February 16, 2018

Association of American Publishers joins industry coalition opposing tariff increases on Canadian paper

by

Making paper, yo.

In the last week, the Association of American Publishers (AAP), the Book Manufacturers’ Institute, and the Printing Industries Association all joined a coalition of print and publishing trade organizations called Stop Tariffs on Print and Publishers (STOPP). The coalition was formed earlier this year in an attempt to halt the United States International Trade Commission (ITC) from imposing costly tariffs on Canadian manufacturers of uncoated groundwood paper, a paper stock commonly used in newspaper and book publishing. As Jim Milliot reports in Publishers Weekly, the ITC suggested raising tariffs to almost ten percent in January, after a preliminary investigation which the Department of Commerce and ITC had conducted at the request of the North Pacific Paper Company (NORPAC).

This chain of events started back in November of 2017, when NORPAC filed an official complaint with the US government, alleging that Canadian manufacturers, benefitting from a variety of government subsidies, were “dumping” artificially cheap paper into the US market, and that the widespread availability of this cheap paper had put US-based manufacturers at a competitive disadvantage. According to a statement from NORPAC President Craig Anneberg, reported by Marissa Luck in the Daily News of Longview, Washington:

Norpac and other U.S. producers have suffered greatly as a result of the unfair trade practices engaged in by Canadian producers and their governments. While demand for all types of printing and writing papers is in a long-term decline, the burden of dealing with these declines has fallen disproportionately on Norpac and U.S. producers.

By December, a pair of congressmen, Rep. Chuck Fleischmann (R-Tenn.) and Rep. Jamie Raskin (D-Md.) had drafted a letter to the Department of Commerce and the ITC, urging them to consider the dramatic effect increased tarriffs might have on the beleaguered newspaper industry, which, they said, employs 175,000 people across the country.

Despite the letter, the ITC voted unanimously to proceed with the investigation, which Luck says could take the better part of a year. The Department of Commerce will decide by May whether or not Canadian manufacturers are engaging in unfair practices; the ITC has until July to determine whether such practices have caused injury to US manufacturers.

Of course, the preliminary findings reported by Milliot, along with the generally tariff-happy attitude of the Trump administration, suggest that the government is likely to side with NORPAC. If so, the effect on newspaper and trade publishing could be severe.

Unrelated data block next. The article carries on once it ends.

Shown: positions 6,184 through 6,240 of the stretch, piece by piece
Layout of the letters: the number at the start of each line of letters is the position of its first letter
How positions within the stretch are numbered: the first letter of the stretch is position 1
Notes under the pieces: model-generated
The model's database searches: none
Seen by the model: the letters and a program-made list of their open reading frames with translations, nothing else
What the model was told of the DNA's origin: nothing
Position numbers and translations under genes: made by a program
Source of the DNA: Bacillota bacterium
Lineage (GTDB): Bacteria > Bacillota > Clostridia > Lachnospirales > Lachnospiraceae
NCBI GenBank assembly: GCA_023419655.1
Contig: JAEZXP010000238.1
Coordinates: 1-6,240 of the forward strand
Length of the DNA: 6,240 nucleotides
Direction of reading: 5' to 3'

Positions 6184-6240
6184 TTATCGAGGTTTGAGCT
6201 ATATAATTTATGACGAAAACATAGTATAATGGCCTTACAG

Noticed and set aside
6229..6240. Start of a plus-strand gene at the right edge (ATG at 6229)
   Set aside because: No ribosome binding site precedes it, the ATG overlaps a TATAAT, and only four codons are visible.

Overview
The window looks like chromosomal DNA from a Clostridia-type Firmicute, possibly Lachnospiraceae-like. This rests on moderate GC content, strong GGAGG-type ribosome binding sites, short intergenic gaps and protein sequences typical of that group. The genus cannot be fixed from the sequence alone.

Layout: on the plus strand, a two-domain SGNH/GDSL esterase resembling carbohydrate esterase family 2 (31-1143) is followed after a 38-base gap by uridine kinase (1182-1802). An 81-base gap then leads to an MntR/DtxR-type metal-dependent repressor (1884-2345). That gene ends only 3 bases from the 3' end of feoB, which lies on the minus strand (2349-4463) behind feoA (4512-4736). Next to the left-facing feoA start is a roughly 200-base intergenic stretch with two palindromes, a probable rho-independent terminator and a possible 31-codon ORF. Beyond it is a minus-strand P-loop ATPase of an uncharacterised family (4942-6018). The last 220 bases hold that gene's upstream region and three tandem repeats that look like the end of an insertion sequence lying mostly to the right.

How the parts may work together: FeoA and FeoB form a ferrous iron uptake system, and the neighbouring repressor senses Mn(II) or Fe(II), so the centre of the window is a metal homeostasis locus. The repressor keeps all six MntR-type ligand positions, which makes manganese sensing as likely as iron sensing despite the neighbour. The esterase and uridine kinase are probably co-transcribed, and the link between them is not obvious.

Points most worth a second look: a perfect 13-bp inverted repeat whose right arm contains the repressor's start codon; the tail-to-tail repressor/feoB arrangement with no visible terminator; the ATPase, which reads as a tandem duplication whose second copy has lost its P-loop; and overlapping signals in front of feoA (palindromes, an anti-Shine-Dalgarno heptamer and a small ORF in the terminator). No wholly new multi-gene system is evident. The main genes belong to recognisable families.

The fragility of the print newspaper industry has been well-documented. Any cost increase in their already-fragile print operations could be difficult to deal with, and will likely propel the digital pivot already underway at papers such as the Washington Post, the New York Times, and others. Lacking the resources and audience to finance the high-cost transition to digital, local newspapers and affiliates will continue to be left behind, as razor-thin margins are squeezed into nonexistence.

As the Book Manufacturers’ Institute claimed in their press release on STOPP,

Printers and publishers cannot absorb increased costs and will cut production, print fewer pages, and shift more of their content and—subscribers—to digital platforms. This cost cutting will drive down demand for newsprint, ultimately hurting the long-term prospects for U.S. newsprint manufacturers, including NORPAC.

Trade publishers will also feel the pressure. The AAP, in its statement, asserted that “adding U.S. duties on the imported [uncoated groundwood] paper based on alleged trade abuses will harm publishers, printers and other users of the product by ultimately raising the price of competing domestic paper.”

These increased costs will disproportionately affect small, independent publishers, who lack the purchasing power to make up for increased unit costs, and whose operating margins are already often in the low single digits. Meanwhile, larger outfits like HarperCollins will see some loss to their impressive margins, and mid-tier publishers like Bloomsbury (who, despite some massive successes, still posted only a two percent before-tax profit margin last year), may be forced to scale back operations.

Publishers and manufacturers will certainly be keeping a close eye on this. It’s an important reminder of the huge impact that the Trump administration’s attitude towards tariffs could have in a variety of industries, even those we sometimes forget have a strong manufacturing base, such as publishing.

This is paper.

 

 

 

Simon Reichley is the Director of Operations and Rights Manager at Melville House.

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